* Company boosts focus on fast-growing areas
* Job reductions to include attrition, other options
By Noel Randewich
SAN FRANCISCO, Jan 17 Intel Corp plans
to reduce its global workforce of 107,000 by about 5 percent
this year as the chipmaker, struggling with falling
personal-computer sales, shifts focus to faster-growing areas, a
company spokesman said on Friday.
The announcement, equivalent to over 5,000 positions, comes
a day after Intel posted a fourth-quarter earnings report that
did little to dispel concerns about a slowing PC industry.
"This is part of aligning our human resources to meet
business needs," spokesman Chris Kraeuter said.
The job reductions may include retirements, voluntary
programs and other options, Kraeuter said, adding that Intel's
typical annual attrition worldwide is about 4 percent.
He declined to say whether details of the changes had been
On a conference call with analysts on Thursday after the
earnings release, Chief Financial Officer Stacy Smith alluded to
a reduction in employment this year and said that Intel would
increase investments in areas such as data center technology,
low-power chips and tablets.
Intel dominates the PC chip industry, but it has been slow
to adapt its processors for smartphones and tablets, markets now
dominated by rivals such as Qualcomm Inc and Samsung
Electronics Co Ltd.
"If they've got a bunch or resources in a market that may
not be dead but is not growing a ton, it probably makes sense to
reprioritize those investments in areas where there are
fast-growing markets," said Bernstein analyst Stacy Rasgon.
Intel has both added and shed significant numbers of jobs
over the past decade. Struggling to fend off a challenge by
smaller rival Advanced Micro Devices Inc in 2006, Intel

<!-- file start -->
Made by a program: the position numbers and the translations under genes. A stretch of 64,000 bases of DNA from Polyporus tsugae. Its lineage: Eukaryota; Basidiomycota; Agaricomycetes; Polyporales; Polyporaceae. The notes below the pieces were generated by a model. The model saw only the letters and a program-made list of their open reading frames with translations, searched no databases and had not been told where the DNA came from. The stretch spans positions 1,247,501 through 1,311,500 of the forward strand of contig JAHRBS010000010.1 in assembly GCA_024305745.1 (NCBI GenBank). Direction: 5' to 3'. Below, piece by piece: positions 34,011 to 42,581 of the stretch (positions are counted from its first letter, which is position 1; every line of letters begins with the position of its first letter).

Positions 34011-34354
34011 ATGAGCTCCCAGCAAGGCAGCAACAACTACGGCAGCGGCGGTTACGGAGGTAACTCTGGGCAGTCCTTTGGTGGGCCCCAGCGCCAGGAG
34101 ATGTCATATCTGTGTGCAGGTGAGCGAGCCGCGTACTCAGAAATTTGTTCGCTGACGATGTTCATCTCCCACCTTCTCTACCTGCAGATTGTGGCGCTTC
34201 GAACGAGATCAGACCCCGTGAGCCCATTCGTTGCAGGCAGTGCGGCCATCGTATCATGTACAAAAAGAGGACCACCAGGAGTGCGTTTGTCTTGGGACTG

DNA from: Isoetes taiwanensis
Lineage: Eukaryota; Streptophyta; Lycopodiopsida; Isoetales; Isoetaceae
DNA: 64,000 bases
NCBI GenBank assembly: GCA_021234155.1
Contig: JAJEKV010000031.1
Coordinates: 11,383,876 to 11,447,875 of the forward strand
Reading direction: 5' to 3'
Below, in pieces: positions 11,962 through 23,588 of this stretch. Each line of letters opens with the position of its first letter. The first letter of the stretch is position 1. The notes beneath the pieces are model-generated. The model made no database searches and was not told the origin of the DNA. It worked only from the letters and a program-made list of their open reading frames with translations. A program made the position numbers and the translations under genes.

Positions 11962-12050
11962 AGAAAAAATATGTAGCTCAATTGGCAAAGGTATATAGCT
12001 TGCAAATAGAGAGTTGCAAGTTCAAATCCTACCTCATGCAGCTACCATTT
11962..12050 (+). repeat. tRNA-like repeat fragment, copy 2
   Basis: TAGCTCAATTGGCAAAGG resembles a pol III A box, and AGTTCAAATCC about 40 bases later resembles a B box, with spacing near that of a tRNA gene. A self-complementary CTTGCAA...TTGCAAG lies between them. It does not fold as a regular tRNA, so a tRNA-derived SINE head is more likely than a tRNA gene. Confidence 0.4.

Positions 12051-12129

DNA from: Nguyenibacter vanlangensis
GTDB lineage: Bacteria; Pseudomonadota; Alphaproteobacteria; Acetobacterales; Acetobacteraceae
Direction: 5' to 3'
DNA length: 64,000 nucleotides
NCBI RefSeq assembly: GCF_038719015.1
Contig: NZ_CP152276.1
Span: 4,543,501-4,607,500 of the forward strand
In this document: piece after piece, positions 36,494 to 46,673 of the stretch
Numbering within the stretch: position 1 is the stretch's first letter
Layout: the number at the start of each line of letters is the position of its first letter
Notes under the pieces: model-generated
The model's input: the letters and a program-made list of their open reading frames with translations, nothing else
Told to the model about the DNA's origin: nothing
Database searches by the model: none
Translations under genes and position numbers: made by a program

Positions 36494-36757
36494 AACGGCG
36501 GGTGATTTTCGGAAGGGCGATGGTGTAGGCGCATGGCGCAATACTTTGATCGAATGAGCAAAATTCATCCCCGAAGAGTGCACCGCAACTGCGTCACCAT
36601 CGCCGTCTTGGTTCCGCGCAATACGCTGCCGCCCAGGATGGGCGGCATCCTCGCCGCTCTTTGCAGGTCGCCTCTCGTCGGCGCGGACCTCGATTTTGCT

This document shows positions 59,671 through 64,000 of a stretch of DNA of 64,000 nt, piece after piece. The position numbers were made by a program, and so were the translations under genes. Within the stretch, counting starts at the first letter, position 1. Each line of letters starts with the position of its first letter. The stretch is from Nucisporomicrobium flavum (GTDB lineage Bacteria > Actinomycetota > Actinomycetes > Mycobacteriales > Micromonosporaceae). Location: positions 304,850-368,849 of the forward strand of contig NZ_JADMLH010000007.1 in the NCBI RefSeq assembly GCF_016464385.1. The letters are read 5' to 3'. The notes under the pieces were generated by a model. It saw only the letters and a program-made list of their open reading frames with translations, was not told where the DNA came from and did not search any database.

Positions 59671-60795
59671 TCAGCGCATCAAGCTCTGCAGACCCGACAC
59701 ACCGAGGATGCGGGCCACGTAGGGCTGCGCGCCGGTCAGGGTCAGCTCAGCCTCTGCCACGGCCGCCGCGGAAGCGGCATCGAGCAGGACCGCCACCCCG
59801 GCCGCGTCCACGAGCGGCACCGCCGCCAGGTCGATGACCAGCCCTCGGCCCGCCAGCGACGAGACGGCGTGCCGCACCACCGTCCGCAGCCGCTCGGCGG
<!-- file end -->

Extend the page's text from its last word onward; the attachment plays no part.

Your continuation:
announced it would reduce its workforce by over 10,000
positions, but its overall number of employees has grown since
The chipmaker is also not the only tech company to trim its
workforce because of slowing demand for PCs since Apple's
iPad started to cut into demand for laptops in 2010.
Hewlett-Packard Co is in the midst of a years-long
internal restructuring that would ultimately see it shed 34,000
jobs, or 11 percent of its workforce, through fiscal 2014.
Dell succeeded last year in taking itself off public
markets, allowing CEO and founder Michael Dell to restructure
away from Wall Street's scrutiny. That overhaul is expected to
Earlier this week, Intel said a newly built factory in
Chandler, Arizona, originally slated as a $5 billion project
that in late 2013 would start producing Intel's most advanced
chips, would remain closed for the foreseeable future while
other factories at the same site are upgraded.
In its report on Thursday, Intel forecast March-quarter
restructuring charges of $200 million, a portion of which could
be earmarked for severance pay.
Last September, Intel said it would close an old factory in
Massachusetts, eliminating about 700 jobs.
Intel has said it plans to quadruple tablet chip volume this
year to 40 million units and aggressively stake out market share
ahead of future mobile chip launches. Essentially buying its way
into tablets, Intel plans to subsidize its customers'
engineering and manufacturing expenses, effectively reducing its
gross margins in 2014 by 1.5 percentage points.
Shares of Intel closed 2.6 percent lower at $25.85 on the
Nasdaq on Friday. They earlier traded down as low as $25.25.